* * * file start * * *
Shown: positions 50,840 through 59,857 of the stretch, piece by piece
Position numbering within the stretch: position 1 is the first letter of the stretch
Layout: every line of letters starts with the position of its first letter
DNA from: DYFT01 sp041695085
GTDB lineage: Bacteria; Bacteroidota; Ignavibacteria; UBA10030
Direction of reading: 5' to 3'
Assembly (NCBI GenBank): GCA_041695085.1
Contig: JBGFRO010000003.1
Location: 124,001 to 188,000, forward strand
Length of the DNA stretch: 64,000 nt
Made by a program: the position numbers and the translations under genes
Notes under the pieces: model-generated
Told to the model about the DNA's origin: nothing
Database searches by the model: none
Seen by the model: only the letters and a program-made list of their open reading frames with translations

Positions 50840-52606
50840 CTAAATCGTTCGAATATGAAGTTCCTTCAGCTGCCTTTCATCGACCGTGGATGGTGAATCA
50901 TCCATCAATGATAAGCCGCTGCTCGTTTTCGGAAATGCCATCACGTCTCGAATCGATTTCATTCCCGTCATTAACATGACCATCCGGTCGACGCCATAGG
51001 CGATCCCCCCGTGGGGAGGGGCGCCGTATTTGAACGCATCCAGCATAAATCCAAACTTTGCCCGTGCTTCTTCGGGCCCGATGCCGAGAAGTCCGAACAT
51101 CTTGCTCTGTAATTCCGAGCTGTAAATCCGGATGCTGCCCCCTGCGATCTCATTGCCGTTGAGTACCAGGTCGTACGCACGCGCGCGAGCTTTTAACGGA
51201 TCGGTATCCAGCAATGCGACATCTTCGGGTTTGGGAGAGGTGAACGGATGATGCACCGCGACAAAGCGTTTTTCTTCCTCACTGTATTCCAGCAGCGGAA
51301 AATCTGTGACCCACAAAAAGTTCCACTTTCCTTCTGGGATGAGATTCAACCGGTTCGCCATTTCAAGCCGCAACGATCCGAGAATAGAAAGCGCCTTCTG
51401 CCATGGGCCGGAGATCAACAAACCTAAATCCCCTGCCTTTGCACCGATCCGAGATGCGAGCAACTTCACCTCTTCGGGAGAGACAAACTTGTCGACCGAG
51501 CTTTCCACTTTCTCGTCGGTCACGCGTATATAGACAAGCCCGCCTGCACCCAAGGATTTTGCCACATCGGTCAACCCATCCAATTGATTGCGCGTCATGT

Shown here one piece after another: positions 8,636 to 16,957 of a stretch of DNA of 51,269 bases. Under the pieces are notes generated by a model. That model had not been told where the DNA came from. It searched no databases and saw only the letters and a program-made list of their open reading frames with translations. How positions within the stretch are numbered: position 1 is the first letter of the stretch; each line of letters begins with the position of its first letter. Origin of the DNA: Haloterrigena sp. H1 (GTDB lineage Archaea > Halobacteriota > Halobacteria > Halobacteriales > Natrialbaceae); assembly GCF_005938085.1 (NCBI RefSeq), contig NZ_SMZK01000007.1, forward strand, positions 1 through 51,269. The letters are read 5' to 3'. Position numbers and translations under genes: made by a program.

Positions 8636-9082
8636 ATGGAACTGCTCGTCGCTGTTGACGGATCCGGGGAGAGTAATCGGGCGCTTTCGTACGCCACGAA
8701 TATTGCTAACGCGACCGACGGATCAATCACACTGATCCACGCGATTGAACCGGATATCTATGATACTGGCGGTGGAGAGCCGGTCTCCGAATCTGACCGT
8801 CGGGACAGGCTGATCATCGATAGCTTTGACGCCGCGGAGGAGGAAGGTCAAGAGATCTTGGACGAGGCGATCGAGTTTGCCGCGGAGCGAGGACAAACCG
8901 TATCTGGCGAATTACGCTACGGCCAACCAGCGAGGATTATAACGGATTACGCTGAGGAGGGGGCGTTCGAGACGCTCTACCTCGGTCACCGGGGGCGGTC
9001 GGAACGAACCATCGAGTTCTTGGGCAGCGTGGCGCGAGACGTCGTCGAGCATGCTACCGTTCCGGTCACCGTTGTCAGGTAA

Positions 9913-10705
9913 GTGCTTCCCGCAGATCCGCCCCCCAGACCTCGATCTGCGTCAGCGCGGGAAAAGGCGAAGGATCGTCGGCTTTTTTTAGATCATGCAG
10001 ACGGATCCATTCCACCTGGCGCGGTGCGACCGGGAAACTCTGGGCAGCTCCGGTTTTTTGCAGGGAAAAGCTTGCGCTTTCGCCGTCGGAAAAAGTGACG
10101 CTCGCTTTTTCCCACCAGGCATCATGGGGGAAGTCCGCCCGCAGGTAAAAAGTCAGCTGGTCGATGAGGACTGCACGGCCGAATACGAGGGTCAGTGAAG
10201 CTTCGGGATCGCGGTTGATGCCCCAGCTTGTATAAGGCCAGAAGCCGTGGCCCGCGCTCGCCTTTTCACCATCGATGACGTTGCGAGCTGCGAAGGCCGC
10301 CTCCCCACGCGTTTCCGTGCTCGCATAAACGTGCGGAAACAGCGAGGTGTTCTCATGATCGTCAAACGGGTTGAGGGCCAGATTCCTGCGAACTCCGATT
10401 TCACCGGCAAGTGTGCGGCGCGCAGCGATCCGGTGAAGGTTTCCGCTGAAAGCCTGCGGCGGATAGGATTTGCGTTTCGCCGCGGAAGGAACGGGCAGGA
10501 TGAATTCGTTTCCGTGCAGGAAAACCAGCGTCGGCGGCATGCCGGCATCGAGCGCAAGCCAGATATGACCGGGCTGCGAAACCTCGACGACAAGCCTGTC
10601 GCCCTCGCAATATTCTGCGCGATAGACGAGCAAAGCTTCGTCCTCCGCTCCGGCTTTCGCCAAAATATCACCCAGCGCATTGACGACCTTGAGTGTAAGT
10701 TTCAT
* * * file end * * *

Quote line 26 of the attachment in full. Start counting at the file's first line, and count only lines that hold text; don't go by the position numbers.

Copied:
Positions 8636-9082